Chaminda’s relatives continue to maintain that he was illegally arrested and extra-judicially killed by the Police. Indications suggest that this is another bad example of the Sri Lankan Police System in action. It extra- judicially kills suspects, who are often innocent, in the guise of crime prevention. In the first four months of this year, the AHRC reported 2 extrajudicial killings carried out by the Sri Lanka police in two different parts of the country, in both instances the victims were died in police custody following arrests

The country still lives under the practice of extra-judicial killings. A suspect, once in the hands of law-enforcing officers, continues to be victimized or killed.

The prevention of crime is one of the paramount duties of any civilized State. According to the Constitution, law-enforcement authorities are bound to protect the right to life of its citizens. And these rights are enshrined in the Constitution. Sri Lanka is a country governed under a democratic framework. The Government is bound: to support the Judiciary, to carry out the Rule of Law and to protect the civil liberties of all citizens. Extra-judicial killings of citizens by police officers, has become an authoritarian norm!

Any confrontation in which a policeman kills a person should be investigated efficiently, and without delay. But, just look at this incident. The State has not shown any interest in investigating the killing or bringing the responsible officers before the Courts. No Major Commander has taken responsibility for the illegal actions of the Sri Lankan police under him. Who then, NOW, should be primarily responsible for killings perpetrated under their command? It is the decision-making Officers.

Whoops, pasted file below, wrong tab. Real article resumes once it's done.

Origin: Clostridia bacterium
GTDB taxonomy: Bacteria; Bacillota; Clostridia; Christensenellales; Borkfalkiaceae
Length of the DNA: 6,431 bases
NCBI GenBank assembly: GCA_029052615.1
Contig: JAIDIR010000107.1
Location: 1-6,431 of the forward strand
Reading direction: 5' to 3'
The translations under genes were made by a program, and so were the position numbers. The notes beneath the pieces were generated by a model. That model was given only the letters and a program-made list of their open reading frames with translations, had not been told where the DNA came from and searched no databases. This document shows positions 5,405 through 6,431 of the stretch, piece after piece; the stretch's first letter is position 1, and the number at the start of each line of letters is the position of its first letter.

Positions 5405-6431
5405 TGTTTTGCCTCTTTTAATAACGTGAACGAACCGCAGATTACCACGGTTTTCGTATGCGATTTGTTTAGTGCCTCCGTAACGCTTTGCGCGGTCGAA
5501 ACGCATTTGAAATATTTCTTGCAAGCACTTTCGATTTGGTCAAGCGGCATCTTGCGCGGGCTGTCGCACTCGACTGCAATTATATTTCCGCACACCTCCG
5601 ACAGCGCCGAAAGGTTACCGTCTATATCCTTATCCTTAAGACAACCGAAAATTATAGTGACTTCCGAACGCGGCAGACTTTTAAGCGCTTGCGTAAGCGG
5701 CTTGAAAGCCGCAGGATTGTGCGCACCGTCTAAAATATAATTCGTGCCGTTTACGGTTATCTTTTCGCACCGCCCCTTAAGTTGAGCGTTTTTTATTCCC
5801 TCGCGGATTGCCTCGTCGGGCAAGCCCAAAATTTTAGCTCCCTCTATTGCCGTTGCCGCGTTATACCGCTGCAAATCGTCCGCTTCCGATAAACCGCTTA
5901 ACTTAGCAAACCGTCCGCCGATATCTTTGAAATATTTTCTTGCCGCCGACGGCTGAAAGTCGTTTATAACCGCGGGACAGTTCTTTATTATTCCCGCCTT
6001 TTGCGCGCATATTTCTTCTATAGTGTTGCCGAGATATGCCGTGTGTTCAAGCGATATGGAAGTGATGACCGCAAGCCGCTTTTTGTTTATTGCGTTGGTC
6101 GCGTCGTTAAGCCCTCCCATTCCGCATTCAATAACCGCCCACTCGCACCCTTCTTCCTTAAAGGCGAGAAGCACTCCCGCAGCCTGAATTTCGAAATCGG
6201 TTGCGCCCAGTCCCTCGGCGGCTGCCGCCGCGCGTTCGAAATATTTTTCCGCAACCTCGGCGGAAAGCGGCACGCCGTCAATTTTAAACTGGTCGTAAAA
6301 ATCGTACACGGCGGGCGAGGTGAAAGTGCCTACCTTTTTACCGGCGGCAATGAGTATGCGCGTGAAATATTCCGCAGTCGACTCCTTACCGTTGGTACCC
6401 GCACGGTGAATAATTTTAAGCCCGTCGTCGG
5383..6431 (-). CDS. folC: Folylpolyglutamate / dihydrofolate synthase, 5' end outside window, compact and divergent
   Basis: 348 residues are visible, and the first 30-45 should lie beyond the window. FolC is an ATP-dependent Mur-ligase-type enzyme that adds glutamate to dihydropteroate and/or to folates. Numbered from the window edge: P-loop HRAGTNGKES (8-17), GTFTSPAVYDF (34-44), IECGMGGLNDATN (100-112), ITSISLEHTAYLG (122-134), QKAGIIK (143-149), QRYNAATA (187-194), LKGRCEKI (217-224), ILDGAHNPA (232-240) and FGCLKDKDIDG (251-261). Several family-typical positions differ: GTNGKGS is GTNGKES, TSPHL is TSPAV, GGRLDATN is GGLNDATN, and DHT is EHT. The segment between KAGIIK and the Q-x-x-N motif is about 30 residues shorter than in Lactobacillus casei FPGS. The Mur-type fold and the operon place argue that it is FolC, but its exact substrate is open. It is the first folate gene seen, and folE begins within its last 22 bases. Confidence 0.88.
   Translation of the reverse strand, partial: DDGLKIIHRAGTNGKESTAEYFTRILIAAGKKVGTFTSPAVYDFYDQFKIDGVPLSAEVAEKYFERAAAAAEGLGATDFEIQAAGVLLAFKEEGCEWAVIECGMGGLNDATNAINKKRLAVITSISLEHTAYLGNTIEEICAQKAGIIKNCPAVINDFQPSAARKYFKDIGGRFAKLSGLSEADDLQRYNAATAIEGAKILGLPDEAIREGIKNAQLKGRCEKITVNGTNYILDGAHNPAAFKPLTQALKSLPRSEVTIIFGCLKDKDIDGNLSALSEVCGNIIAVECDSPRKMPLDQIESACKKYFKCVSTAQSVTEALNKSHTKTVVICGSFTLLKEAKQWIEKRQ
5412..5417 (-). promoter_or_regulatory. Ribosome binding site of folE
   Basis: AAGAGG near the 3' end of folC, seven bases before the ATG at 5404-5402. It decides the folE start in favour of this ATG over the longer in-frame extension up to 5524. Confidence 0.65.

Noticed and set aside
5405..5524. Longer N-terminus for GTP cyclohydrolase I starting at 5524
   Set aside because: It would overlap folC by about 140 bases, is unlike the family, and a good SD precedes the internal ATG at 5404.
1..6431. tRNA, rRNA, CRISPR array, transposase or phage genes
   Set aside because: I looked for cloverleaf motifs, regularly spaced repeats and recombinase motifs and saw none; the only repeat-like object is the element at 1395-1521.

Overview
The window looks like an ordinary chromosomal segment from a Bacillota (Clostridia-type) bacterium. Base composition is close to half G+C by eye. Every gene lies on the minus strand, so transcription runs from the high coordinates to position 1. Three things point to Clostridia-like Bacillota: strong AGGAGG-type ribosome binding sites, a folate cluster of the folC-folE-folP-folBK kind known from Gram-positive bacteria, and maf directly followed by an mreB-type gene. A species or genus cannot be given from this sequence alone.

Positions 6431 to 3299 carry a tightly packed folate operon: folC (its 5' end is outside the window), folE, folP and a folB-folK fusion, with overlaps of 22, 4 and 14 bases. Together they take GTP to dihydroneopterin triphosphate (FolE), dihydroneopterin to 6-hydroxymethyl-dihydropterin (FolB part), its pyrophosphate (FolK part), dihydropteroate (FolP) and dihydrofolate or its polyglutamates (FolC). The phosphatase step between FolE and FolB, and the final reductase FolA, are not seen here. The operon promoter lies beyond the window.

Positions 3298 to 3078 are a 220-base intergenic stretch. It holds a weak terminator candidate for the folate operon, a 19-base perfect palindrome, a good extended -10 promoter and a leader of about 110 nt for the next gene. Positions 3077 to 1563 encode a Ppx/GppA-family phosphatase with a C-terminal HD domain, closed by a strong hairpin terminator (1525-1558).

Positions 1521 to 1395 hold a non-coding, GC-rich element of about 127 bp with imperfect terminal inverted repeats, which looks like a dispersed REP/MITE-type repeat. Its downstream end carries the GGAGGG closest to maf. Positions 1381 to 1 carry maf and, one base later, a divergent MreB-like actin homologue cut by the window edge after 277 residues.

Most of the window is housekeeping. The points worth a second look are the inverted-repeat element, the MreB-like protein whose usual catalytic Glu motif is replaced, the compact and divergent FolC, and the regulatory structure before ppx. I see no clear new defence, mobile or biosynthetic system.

The Asian Human Rights Commission has reported numerous cases of arbitrary arrest, detention, torture and extrajudicial killings of citizens at the hands of the police. Under International and Local Law these are illegal actions. They have been taking place daily at police stations all over Sri Lanka. It is common knowledge that the Police use torture as an instrument to terrorize innocent people, harass the general public and instill fear. Presently, the Police are implementing a policy of ‘elimination with extreme persuasion’ or in plain language–murdering suspected criminals. They arrest and kill people without their ever being produced in a Court of Law.

Needless to say, there is a lack of protection for those lawyers willing to take up cases against abusive Police Officers and State Authorities. This means that the law continues to be employed as a tool by the authorities to CONTROL people. By undermining society’s respect for the Law and allowing impunity to go on unabated, a long-term, psychological and financial burden is placed on the shoulders of victims, their families and the general population.


Please write to the authorities listed below expressing your concern about this case. Kindly request an immediate investigation into allegations of extra-judicial killings by the Police. Prosecution of those proven to be responsible under Criminal Law is imperative. The officers involved, in addition, should be subject to an internal investigation for breach of Police Departmental Orders (DOs). The AHRC will write a separate letter to the Special Rapporteur on Extra-judicial, Summary or Arbitrary Executions in this regard.